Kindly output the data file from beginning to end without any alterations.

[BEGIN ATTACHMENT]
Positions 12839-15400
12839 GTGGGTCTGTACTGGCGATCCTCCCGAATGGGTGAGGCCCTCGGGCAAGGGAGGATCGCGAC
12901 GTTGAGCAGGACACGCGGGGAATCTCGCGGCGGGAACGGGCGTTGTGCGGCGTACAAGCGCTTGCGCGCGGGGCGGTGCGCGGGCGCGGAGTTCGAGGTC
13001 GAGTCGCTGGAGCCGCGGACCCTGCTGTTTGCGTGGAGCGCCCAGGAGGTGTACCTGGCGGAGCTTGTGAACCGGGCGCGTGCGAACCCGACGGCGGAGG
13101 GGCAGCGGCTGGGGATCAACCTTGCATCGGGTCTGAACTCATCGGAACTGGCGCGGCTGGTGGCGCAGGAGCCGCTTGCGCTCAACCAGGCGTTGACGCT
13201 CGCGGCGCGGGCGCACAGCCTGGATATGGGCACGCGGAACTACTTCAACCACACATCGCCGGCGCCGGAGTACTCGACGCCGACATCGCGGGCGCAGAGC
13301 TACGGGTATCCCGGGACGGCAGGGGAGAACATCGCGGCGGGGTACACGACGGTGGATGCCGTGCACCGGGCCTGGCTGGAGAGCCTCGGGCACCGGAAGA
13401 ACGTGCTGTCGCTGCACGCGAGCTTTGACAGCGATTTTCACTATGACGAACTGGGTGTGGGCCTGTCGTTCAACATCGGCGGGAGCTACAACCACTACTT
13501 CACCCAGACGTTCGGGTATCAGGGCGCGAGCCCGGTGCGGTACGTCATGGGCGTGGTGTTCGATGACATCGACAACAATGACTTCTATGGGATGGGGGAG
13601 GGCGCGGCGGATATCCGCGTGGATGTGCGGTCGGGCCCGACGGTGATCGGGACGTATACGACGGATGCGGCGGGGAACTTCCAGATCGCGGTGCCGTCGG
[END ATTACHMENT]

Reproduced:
Positions 12839-15400
12839 GTGGGTCTGTACTGGCGATCCTCCCGAATGGGTGAGGCCCTCGGGCAAGGGAGGATCGCGAC
12901 GTTGAGCAGGACACGCGGGGAATCTCGCGGCGGGAACGGGCGTTGTGCGGCGTACAAGCGCTTGCGCGCGGGGCGGTGCGCGGGCGCGGAGTTCGAGGTC
13001 GAGTCGCTGGAGCCGCGGACCCTGCTGTTTGCGTGGAGCGCCCAGGAGGTGTACCTGGCGGAGCTTGTGAACCGGGCGCGTGCGAACCCGACGGCGGAGG
13101 GGCAGCGGCTGGGGATCAACCTTGCATCGGGTCTGAACTCATCGGAACTGGCGCGGCTGGTGGCGCAGGAGCCGCTTGCGCTCAACCAGGCGTTGACGCT
13201 CGCGGCGCGGGCGCACAGCCTGGATATGGGCACGCGGAACTACTTCAACCACACATCGCCGGCGCCGGAGTACTCGACGCCGACATCGCGGGCGCAGAGC
13301 TACGGGTATCCCGGGACGGCAGGGGAGAACATCGCGGCGGGGTACACGACGGTGGATGCCGTGCACCGGGCCTGGCTGGAGAGCCTCGGGCACCGGAAGA
13401 ACGTGCTGTCGCTGCACGCGAGCTTTGACAGCGATTTTCACTATGACGAACTGGGTGTGGGCCTGTCGTTCAACATCGGCGGGAGCTACAACCACTACTT
13501 CACCCAGACGTTCGGGTATCAGGGCGCGAGCCCGGTGCGGTACGTCATGGGCGTGGTGTTCGATGACATCGACAACAATGACTTCTATGGGATGGGGGAG
13601 GGCGCGGCGGATATCCGCGTGGATGTGCGGTCGGGCCCGACGGTGATCGGGACGTATACGACGGATGCGGCGGGGAACTTCCAGATCGCGGTGCCGTCGG